A NATURAL HIGH
Living the simple life in an architectural beauty high on a Pakiri hill
Scott lawrie has a secret. He’s kept it close for some time. It’s living simply: just him and his dog Skippy, on top of a hill with a view of Pakiri beach beneath. “When you make the decision to live like this, it is a good secret to keep because otherwise everyone would do it,” he says. “Although it would probably help lower blood pressure rates in New Zealand.”
One night four years ago, Scott was sitting in his small Sydney backyard looking up at the stars. But alas, the high-rises on either side and a particularly large fence left only a small postage stamp of sky to gaze at.
“I thought, is this it? Everyone tells you to work hard and succeed and this is what you get? There’s got to be more.”
So, having always felt more at home in New Zealand than his home country of Scotland, he picked a spot on top of a hill in Pakiri, 85km north of Auckland, and built his dream house.
“I wake up every morning and think I have died and gone to heaven,” he says. “It is the happiest I have ever been. There isn’t actually a lot you need to live comfortably. To be isolated and so close to nature is really nice.”
Although he lives a simple life, his house is anything but. Designed by architect Paul Clarke (s2a.co.nz), it’s mostly constructed without any right angles. The apex of the house faces directly north, in line with the Hen and Chicken Islands, and Scott chose a site where the views can never be built out. With an outer shell of steel and lined inside with French cedar, it’s a hard-wearing house that ref lects the elements.
“A lot of people think the angles of the house are just a design quirk, but they are actually designed to mitigate the wind,” says Scott.
Sitting 225m above sea level, the house can be subject to 100kmh winds. “My barbecue actually flew away during a storm; it was lucky the house didn’t get damaged,” he says.
The build stretched Scott’s budget to the limit, leaving nothing for landscaping. But that turned out to be just fine, as Scott loves the unadulterated look. “I can step off my deck onto the mountain. There is nothing more beautiful than a paddock that feels untouched, the way the cows see it.” >
“YOU SHOULDN’T ADAPT YOUR LIFE TO YOUR HOUSE, BUT BUILD A HOUSE TO SUIT YOUR LIFE”
The solitary life is not at all lonely for Scott, who is very selfsufficient. “I like the feeling of isolation but also knowing that I have neighbours around me in case I chop a finger off,” he says.
This is not to say he doesn’t like having people visit; in fact he loves it, but the quiet retreat can sometimes be hard to leave. As a precautionary measure, Scott made sure the guest bedroom didn’t have a wardrobe “to encourage people not to stay too long”.
His house, named The Crossing because of its placement on the stretch of land where the cows used to cross, was designed purely for the way Scott lives. “You shouldn’t adapt your life to your house, but build a house to suit your life,” he says. During the design process, Paul would ask him questions such as, “What side of the bed do you sleep on?” and “Do you get up to pee during the night?”
Scott runs his branding business from home, which meant he needed a writing studio. Working at home comes with perks, he says. He can sit in his undies and work, take a long break in the middle of the day to go to the beach, then continue his work at night – with a glass of wine, of course.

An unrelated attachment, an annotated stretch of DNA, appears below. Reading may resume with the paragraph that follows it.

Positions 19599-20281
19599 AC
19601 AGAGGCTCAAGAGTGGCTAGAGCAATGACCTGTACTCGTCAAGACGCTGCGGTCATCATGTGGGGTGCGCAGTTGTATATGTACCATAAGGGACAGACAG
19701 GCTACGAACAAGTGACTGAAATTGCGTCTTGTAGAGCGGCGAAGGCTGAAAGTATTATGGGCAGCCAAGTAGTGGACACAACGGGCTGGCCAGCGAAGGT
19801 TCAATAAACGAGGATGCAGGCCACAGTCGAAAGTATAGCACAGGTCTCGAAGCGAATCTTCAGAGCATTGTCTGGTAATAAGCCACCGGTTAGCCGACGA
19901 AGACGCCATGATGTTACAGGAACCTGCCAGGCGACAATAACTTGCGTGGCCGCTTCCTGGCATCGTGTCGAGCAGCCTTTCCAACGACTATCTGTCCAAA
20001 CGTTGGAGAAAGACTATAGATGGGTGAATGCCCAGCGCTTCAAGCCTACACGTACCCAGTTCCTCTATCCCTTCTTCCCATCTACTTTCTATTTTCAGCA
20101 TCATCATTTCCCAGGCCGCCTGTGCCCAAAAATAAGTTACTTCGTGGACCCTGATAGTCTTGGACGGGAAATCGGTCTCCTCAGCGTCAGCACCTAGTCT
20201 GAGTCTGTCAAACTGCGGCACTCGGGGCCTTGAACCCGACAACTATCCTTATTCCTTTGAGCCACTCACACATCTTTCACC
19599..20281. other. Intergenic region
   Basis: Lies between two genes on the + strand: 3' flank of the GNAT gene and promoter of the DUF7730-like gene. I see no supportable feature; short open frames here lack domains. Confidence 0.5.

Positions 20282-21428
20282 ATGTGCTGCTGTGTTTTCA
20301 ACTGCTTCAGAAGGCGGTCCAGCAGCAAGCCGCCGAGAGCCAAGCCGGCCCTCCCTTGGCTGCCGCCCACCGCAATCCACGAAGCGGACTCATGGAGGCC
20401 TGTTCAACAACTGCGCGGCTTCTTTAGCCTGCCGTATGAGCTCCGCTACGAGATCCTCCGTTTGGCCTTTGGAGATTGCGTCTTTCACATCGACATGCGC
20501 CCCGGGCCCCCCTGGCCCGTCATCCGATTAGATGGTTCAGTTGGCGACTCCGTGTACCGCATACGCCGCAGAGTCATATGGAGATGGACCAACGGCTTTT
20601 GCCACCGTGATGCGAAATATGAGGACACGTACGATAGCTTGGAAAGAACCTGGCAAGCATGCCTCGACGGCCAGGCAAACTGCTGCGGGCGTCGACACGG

This routine meant it was important that the house was suitable for use at all times. “I have a day house and a night house. During the day it’s open and airy, but at night it transforms into a more theatrical space,” says Scott, a selfproclaimed “night thinker”. >
The carefully considered lighting and breathtaking views are not the only visual elements in this dramatic house: it is also filled with art. A collector for more than 10 years, Scott wanted the house to be designed around the artwork. “We knew exactly where each piece would go and therefore could design enough space for each item,” says Scott. “Art is a serious passion of mine but a lot of my friends hate my art. They tell me, ‘I could never live with what you live with.’”
But Scott’s house is itself a work of art. There are sculptural elements in the structure of the house, such as the alternating tread staircase (a space-saving design) and the angled kitchen bench. “The chance of me ever having kids is really slim, so I wanted to make something that would outlive me. Thinking that I have achieved something that people will still look at well after I’m gone is really special.”
THIS PAGE The far wall in Scott’s bedroom has a three-degree inward lean; the large painting by young British artist James Collins hangs on the slanting wall; the cow hide is from Ikea. OPPOSITE (clockwise from top left) The black tiles in the en...
THIS PAGE The yellow painting and sculpture are both by Brendan Huntley; the grey painting is by New Zealand artist Euan MacLeod; Scott decided early on that black walls would be a feature in his house, mixed with wood, steel and concrete. OPPOSITE...
THIS PAGE When Scott Lawrie was planning his Pakiri home, north of Auckland, he was initially nervous about having a wall made entirely of glass: “The problem is not being too cold, but being too hot – the glass heats up the house so quickly that the...
THIS PAGE The house, which was filmed for Grand Designs New Zealand, is clad in steel: “It had to be hard-wearing because I travel a lot and didn’t want to be cleaning it every time I came home,” says Scott, who also finds the windows never get dirty...